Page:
Throughout the 2015 international season we looked at ticket prices for games in England. We reached out to each host country and asked them to tell us how many seats they were selling for each game and the price range.

Only Durham, Glamorgan and Warwickshire are willing to disclose the exact number of tickets offered at a particular price. For these reasons, we were able to calculate an average fare. For everyone else, the best option left is to calculate a nominal average, assuming each booth has the same capacity.

At the start of the season we reported that New Zealand Tests averaged £51.63 (though there was a £31.75 difference between Lord’s and Headingley); New Zealand ODIs were £48.91; Ashes were £81.69.

In every series, the cost of attending a cricket match in London was significantly higher than in other provinces.

In the final part of our survey, we’ll look at Australia’s outward foreign direct investment, which kicks off this afternoon. The information below is correct as of preseason and does not reflect county membership pricing or discounts offered going forward.

First ODI – Ageas Bowl, Hampshire, Thursday 3 September

Hampshire responded to our request by directing us to the ticketing section of their website. Not all pricing options have been disclosed on these pages. They only let us click on certain seats — as if we wanted to buy them — and post the price. It is impossible for us to perform this process for every seat on the floor – only unsold seats are visible anyway. So there’s very little we can say about Ageas tickets on their site other than these brief bits of information:

“Price is £70.00 for adults and £30.00 for children under 17”.

For a family of four participating in the game – two adults and two players under the age of 7, the minimum price is £200.

2nd ODI – Saturday 5 September, Lords

MCC informs us that the ticket prices for each booth are as follows:

Upper Stand – £125.

Grandstand – £110.

Uphill Grandstand – £125.

Mountain Stand – £110.

Compton and Edrich Stands Upper – £110.

Compton and Edrich Stands Lower – two sections, £85 and £70 (average £77.50).

Assuming the same capacity per stand, the average Lord’s ODI ticket price is £109.58.

The MCC also sells restricted view seats in all of the above stands for £55 each. Seats in the Tavern, Allen and Warner stands will not be sold to the public.

Tickets for children under 16 are £20 and the average price for a family of four is £259.16.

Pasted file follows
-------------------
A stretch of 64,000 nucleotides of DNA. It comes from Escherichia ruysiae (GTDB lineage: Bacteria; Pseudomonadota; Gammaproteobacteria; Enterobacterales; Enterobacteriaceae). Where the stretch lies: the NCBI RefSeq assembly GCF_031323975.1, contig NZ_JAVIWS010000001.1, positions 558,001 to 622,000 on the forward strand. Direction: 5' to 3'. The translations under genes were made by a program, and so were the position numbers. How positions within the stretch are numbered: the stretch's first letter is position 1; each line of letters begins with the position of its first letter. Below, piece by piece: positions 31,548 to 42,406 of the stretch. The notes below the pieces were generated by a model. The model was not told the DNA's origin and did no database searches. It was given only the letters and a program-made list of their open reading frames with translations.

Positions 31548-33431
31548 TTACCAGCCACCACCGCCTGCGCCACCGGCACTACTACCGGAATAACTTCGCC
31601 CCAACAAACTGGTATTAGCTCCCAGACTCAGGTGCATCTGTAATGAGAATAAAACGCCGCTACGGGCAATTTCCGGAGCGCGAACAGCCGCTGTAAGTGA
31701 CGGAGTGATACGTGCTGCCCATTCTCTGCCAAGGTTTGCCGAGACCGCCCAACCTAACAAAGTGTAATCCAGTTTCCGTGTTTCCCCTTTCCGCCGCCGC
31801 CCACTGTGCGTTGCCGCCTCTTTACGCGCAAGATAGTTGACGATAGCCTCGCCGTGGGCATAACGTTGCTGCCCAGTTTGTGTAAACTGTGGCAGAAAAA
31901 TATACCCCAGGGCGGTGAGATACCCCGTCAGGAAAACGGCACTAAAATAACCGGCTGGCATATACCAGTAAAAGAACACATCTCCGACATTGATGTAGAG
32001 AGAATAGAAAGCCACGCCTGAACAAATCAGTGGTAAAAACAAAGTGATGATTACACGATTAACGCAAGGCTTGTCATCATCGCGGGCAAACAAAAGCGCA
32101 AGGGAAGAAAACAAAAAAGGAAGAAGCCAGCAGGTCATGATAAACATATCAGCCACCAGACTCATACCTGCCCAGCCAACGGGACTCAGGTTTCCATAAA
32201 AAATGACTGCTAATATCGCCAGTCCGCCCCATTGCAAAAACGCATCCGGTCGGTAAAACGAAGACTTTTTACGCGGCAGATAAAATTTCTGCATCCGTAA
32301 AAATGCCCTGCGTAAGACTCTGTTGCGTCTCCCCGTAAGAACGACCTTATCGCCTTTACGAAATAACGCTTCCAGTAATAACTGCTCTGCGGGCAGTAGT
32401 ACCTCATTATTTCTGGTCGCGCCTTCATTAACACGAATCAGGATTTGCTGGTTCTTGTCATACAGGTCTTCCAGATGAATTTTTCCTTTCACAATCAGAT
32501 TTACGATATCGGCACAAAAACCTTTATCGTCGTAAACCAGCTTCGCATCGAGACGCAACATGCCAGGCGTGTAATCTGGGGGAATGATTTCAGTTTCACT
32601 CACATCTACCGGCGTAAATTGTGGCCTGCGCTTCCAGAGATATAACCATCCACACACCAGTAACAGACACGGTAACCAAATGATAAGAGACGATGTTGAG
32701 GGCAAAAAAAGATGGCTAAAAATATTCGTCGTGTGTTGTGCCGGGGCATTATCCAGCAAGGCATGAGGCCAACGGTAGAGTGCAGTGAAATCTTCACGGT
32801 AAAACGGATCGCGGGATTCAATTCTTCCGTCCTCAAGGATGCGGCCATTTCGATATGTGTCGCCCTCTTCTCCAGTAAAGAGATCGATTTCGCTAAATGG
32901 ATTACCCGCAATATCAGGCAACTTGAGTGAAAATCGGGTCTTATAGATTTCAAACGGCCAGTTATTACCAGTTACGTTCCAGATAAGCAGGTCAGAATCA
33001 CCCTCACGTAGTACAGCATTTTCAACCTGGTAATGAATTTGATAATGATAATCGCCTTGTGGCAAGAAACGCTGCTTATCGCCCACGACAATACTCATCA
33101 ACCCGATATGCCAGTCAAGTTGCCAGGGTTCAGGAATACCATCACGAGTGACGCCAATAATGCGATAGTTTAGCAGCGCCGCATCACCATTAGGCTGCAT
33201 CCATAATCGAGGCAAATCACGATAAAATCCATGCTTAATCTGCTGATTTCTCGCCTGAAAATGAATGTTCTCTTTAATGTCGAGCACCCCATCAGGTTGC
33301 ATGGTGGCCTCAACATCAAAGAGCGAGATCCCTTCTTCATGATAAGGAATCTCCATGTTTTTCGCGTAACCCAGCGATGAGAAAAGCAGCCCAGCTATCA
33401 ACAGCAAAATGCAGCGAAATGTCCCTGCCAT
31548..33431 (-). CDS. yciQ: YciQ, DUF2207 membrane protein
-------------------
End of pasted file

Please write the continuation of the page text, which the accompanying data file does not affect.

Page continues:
Third ODI – Old Trafford, Tuesday 8 September

Lancashire CCC would just direct us to their ticketing website. From the limited information available there, the best I can deduce is that ticket prices fall into the following categories:

1 – £68.

2 – £47.

They also have two smaller sections priced at £41 and £129, but since these are likely to make up only a small fraction of tickets, I’ll exclude them from the nominal average price of £57.50. However, ticket prices for all the sold-out booths will almost certainly not be visible, and it’s likely that there were plenty of more expensive tickets on sale earlier.

Tickets for children under 16 range from £35 to £25, with an average price of £30 and a family of four £175. But Lancashire is also offering packages of £45 for one adult and one teenager (under 16) and £90 for two adults and two teenagers (under 16) depending on their marital status.

4th ODI, Headingley – Friday 11 September

The Yorkshire CCC has sent the following information.

Ticket Type:

A- £50

B – £60

C – £65

D – £70

E – £75

Female – £80.

The nominal average fare is £66.67. Teen tickets are £20 each and £173.34 for a family of four.

Fifth ODI – Old Trafford, Sunday 13 September

For this game, their website reveals too little for meaningful analysis.

final result

The fourth edition of our ticketing survey – the England v Australia ODI series – was the most frustrating of the summer, as neither club, hosting three of the five matches, was willing to disclose meaningful pricing figures. Given that country clubs are public institutions that monopolize in this situation, and the Olympics are public events attended by the public, I think they have a moral obligation to speak openly and honestly about them, and they force audience participation.

Glamorgan, Durham and Warwickshire explained their prices to us in detail so our request couldn’t have been impossible or unfair.

In fact, the average price for the Ageas Bowl is probably around £85 and the Old Trafford is around £65.

One conclusion we can draw, however, is that London audiences are again being overcharged. Lord’s average price of £109.58 is almost double Headingley’s average of £66.67. Is this really what the MCC means by the “spirit of cricket”?

By x59ok

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